DigitalFriend Blog

July 2007

Tagging RSS Feeds via the Knowledge Tree

Tue, 31 Jul 2007 19:00:15 +1000

By: gosh'at' (Steve Goschnick)

An option has been added to the RSS Editor within the DigitalFriend that uses the FUN interface of the Knowledge Tree, to simply 'tag' an entry with keywords. RSS files have a <category> option which is generally under-utilitised by the RSS-file editing public. We figured that it should be made far easier to tag RSS items, in order to help the authors of news items to tag their items. So, we use the KnowedgeTree itself - which is where the DigitalFriend user stores their various files and other resources - as a user-friendly selection mechanism.

Open rss file menu.

Image #1 : The RSS Category edit dialog, lets the insertion of tags/keywords using the KnowledgeTree interface (click the image above, for a larger image of the series of dialog windows that 'Insert' leads to).

The RSS category field has both a keyword/tag and a 'domain' from which the keyword hails (i.e. a taxonomy or ontology). Many RSS file producers use keywords that include a 'path' (from a hierarchy) of keywords, to qualify the keyword putting it in context. For example, the Australian national news broadcaster the ABC (, tag most of their news story RSS feeds with their own 'path'-oriented keywords. Eg. Here's two fragments from one of their RSS files:

<category domain="ABCSubjects">Disasters and Accidents:Accidents:Road</category>

<category domain="ABCSubjects">Rural:Agricultural Crops:Grain</category>

To enable the DigitalFriend user to choose to include the path of keywords in the KnowledgeTree rather than just the last node/directory chosen, a checkbox can be ticked to include the path. Note that the path separator used is the colon character ( : ).

Kevin Sheedy = Uncommon Loyalty

Wed, 25 Jul 2007 22:48:52 +1000

By: gosh'at' (Steve Goschnick)

On hearing today of Kevin Sheedy getting the chop at Essendon Football Club (AFL - Australian Football League) after 27 years as The Coach, I'm going to venture a very rare Religious-oriented blog-entry today...

I recalled something I was quite proud of as an Essendon supporter and as an Aussie, while visiting the land of the Pom. It was early in Kevin Sheedy's 27 year coaching career, in the year 1985 when I travelled about Europe for most of the year. After being in London for several weeks I'd seen no news of Australia in the main British newspapers at all - zip, not a sausage. Then, one story from home hit the front page of one of them: "Australian Coach Knocks Back $1.5 million!". The single Australian event that captured the attention of the British press was Kevin Sheedy declining a record offer to coach the Sydney Swans... I wonder if any of the current Essendon Board were around then, and whether they'd comprehend it if they were? The scum bags!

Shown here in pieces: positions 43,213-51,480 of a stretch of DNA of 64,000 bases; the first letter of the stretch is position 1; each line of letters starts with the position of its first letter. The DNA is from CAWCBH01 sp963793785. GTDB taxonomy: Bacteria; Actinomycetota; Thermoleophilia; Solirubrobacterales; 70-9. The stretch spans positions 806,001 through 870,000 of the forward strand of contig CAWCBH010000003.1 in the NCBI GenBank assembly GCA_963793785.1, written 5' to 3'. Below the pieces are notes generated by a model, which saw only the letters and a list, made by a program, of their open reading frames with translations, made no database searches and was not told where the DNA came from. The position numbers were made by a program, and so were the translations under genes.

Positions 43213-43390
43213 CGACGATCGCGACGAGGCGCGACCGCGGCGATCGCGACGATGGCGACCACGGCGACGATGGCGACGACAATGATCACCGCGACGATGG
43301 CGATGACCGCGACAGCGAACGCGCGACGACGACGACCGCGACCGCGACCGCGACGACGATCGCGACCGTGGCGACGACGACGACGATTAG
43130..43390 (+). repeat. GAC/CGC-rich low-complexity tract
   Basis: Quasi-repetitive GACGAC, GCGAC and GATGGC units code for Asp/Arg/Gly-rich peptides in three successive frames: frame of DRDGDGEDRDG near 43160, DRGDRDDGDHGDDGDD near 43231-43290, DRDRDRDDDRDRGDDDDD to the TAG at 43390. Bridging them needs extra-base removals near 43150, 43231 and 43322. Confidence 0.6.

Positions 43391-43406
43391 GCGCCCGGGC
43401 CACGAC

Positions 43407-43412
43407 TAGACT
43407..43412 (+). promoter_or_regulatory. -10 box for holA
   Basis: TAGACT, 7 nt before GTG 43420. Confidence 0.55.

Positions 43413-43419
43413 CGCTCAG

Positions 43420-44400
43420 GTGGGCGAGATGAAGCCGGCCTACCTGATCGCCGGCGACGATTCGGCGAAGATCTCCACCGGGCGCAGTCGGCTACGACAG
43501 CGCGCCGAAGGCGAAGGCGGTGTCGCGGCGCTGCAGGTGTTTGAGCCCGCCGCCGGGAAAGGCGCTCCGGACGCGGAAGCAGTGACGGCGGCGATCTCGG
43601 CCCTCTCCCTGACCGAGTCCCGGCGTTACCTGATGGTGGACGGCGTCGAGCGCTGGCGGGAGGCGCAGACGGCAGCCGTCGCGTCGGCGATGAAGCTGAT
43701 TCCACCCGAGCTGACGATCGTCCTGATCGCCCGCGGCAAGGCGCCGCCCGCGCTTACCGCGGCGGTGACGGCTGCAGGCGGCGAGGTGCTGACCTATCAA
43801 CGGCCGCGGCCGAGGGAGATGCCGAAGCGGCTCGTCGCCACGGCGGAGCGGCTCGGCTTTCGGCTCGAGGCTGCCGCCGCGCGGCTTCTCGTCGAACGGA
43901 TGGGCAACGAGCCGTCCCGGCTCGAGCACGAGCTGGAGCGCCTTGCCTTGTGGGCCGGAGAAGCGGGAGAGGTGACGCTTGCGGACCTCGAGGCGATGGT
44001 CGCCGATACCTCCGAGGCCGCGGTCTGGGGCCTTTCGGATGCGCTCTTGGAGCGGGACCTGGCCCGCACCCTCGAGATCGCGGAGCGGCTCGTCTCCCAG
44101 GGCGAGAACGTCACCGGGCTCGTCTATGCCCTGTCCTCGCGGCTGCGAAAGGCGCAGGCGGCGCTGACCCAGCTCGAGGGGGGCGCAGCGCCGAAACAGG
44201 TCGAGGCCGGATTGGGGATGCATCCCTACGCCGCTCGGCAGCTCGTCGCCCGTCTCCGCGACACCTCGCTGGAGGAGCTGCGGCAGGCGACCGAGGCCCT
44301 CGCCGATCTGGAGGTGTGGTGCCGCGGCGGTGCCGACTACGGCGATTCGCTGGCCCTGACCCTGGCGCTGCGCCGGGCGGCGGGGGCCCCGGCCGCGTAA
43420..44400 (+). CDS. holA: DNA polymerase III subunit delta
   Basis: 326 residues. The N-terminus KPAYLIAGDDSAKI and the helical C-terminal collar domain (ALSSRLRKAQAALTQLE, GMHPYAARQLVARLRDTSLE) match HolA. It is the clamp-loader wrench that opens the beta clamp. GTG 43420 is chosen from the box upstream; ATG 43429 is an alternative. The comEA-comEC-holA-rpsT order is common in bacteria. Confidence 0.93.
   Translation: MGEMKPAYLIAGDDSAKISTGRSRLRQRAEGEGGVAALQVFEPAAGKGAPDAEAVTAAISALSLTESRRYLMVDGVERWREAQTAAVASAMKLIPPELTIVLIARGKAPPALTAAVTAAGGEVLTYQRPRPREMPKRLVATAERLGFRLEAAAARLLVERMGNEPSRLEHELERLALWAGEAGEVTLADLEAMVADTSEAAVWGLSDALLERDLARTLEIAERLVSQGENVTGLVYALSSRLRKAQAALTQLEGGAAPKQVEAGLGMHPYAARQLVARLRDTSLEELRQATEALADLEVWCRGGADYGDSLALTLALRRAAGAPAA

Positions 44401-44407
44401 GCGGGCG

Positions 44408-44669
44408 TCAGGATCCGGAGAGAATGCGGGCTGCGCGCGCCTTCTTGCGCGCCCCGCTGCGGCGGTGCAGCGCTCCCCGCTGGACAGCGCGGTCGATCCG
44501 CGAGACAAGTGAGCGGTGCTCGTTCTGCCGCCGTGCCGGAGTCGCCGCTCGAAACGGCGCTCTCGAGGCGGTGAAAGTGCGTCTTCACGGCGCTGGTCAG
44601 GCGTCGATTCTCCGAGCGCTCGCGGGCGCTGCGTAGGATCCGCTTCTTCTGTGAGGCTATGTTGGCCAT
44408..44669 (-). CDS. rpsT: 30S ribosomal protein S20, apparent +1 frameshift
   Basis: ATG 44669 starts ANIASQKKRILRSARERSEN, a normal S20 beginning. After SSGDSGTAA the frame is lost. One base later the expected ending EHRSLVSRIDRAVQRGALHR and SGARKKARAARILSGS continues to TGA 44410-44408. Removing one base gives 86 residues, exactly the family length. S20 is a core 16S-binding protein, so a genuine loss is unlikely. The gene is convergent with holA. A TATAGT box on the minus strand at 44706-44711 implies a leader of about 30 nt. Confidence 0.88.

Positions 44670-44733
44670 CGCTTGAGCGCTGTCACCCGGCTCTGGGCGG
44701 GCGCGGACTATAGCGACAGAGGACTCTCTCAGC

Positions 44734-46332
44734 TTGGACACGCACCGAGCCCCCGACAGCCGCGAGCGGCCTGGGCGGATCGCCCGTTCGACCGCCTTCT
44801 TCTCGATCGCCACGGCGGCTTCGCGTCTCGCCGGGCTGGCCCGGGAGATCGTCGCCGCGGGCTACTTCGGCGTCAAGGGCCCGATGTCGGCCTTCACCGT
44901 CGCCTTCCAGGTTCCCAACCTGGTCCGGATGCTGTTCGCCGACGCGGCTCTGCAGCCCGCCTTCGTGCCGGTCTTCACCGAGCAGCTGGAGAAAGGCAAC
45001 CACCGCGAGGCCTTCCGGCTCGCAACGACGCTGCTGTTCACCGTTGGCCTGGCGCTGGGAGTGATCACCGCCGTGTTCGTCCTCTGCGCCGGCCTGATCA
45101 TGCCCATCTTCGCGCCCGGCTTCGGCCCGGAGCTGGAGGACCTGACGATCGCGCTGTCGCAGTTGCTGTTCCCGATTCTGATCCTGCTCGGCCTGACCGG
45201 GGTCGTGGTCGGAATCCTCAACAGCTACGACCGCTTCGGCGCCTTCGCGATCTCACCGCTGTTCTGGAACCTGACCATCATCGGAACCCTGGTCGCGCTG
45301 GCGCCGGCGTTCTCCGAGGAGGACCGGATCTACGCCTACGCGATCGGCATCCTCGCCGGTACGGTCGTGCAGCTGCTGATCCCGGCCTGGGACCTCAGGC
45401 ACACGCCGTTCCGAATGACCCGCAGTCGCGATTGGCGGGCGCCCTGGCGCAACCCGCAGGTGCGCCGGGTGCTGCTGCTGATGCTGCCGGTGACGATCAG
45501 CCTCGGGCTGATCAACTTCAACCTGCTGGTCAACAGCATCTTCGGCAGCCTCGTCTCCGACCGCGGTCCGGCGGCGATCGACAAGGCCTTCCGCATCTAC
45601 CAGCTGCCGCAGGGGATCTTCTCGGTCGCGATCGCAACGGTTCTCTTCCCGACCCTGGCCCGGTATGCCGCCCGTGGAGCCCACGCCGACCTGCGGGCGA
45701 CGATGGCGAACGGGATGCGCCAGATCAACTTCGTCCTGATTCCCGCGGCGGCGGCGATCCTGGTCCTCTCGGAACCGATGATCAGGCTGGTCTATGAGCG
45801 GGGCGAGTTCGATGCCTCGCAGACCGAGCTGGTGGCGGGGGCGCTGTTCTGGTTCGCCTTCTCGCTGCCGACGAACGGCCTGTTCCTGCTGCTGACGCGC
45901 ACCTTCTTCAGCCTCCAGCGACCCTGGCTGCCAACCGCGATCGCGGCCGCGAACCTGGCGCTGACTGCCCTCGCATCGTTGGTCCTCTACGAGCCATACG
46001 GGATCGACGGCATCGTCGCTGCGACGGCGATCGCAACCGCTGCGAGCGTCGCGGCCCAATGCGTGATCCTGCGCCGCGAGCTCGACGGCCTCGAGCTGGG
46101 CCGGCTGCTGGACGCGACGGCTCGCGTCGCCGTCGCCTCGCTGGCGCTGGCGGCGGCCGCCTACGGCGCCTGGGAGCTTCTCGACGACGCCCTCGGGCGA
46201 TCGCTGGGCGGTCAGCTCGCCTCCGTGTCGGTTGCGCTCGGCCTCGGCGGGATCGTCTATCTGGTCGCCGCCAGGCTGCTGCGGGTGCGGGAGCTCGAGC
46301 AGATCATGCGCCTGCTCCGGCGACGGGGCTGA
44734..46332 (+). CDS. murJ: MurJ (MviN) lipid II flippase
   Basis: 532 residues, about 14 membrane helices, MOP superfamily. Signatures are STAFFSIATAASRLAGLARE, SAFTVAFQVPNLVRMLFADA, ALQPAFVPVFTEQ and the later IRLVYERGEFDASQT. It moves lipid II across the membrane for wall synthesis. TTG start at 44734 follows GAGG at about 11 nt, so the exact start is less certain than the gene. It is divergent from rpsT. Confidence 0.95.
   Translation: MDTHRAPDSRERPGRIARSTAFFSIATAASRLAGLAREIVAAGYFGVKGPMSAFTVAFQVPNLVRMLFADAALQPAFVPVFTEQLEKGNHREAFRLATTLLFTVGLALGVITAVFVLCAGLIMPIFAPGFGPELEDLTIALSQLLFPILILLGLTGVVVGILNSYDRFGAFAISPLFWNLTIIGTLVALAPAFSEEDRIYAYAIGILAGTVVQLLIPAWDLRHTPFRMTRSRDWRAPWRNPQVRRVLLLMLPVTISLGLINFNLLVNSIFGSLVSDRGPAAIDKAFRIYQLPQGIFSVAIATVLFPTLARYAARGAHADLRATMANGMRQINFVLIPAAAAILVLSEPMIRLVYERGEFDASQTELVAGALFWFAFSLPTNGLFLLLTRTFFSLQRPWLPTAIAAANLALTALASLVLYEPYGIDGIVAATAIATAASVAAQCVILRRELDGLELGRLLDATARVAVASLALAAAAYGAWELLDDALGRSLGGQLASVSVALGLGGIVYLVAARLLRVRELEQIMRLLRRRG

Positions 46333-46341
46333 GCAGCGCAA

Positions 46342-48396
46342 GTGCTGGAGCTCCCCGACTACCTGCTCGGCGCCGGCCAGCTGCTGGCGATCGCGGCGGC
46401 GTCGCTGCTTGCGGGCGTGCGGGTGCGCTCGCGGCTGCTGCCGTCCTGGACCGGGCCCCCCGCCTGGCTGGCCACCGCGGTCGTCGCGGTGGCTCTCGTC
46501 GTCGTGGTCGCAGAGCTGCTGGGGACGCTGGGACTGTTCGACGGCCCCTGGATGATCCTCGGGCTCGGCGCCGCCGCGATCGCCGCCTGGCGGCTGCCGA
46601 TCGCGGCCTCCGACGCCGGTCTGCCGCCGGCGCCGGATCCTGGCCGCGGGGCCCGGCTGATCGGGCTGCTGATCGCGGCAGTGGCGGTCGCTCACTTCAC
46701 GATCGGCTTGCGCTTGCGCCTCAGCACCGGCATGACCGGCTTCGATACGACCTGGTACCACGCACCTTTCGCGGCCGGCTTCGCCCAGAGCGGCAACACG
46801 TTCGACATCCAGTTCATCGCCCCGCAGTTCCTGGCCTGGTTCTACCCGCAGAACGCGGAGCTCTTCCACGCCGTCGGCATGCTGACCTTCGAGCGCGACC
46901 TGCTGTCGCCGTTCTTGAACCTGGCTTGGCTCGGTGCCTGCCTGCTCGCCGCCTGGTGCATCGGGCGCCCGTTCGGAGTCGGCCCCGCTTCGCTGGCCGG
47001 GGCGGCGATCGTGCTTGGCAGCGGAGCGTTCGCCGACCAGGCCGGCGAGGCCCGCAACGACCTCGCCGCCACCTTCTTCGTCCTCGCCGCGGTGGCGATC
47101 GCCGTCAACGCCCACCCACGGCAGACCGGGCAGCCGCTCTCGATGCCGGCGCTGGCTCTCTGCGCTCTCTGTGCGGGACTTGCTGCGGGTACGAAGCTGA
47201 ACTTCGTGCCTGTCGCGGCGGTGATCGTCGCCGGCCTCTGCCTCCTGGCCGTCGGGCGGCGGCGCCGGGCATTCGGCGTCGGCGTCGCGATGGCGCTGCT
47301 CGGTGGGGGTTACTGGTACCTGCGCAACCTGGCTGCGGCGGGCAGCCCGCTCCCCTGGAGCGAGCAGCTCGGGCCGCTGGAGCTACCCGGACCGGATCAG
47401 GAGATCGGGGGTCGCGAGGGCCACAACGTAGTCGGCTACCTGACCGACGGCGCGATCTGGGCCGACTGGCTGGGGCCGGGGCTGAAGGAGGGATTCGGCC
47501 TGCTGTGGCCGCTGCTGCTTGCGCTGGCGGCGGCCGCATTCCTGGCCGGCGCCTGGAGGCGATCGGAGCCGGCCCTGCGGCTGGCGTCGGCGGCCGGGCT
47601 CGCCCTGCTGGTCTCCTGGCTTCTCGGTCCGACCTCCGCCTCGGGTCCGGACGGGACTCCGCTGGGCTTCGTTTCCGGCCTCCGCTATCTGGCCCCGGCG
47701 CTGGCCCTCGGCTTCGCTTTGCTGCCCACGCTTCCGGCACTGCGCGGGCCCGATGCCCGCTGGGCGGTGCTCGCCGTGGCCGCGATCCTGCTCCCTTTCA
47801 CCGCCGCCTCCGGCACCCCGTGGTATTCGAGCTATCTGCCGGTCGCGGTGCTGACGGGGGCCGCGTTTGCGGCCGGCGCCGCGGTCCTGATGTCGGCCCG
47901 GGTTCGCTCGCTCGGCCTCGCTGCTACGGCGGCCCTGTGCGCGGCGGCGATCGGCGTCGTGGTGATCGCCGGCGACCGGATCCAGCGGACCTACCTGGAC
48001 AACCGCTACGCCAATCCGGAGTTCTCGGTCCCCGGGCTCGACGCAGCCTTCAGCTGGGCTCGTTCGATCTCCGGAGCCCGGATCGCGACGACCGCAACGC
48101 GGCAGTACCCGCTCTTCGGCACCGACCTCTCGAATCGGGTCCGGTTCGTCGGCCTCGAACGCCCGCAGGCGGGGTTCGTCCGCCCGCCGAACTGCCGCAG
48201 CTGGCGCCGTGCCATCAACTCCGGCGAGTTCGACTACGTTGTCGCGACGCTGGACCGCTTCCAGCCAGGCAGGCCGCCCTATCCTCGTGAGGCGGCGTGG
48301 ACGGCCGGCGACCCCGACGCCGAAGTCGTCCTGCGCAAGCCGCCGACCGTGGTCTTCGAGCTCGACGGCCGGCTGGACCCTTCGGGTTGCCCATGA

Future Ethnography for Future Casting

Fri, 13 Jul 2007 22:22:20 +1000

By: gosh'at' (Steve Goschnick)

"How do we reconcile understanding through observation (e.g. ethnography), with intervention through design?" The Program Manager for ACID (Australian CRC (Cooperative Research Centre) for Interaction Design) Smart Living, Ian McColl (and associate Ingrid Richardson), was outlining one of their goals - a methodology tentatively called Future Ethnography to help future-cast (apologises for the nested acronymn!).This was an informal seminar in the IDEA Lab (our Interaction Design Groups lab) last Friday. ACID has four major research programs - Virtual Heritage, Digital Media, Multi-user Environments and Ian's baby: Smart Living (local, global, family, community). Ethnography hails from antropology, as such users of ICT products are observed insitu in the way that they go about their lives (when applied to ICT) - to gain understanding through observation. Apart from ethnography, there are two other fields that they wish to sythesise into the method 'Future Ethnography' , namely: participatory design and action research ("interative ethnography"). Participatory designers have "absolute reverance for the opinions of participants", but nonetheless, designers are interventionists - bent on introducing innovative new products and artefacts (and apparently, they are "methods junkies"). Ian's group seem to be interested in all sorts of things: health - both self and the planet; sustainability - economic and social; minimising ones footprint; eWork; communities, which are often 'crystalised through a threat' e.g. such as suburbanising the beach; and needless to say: embedded computing and mobile ICT.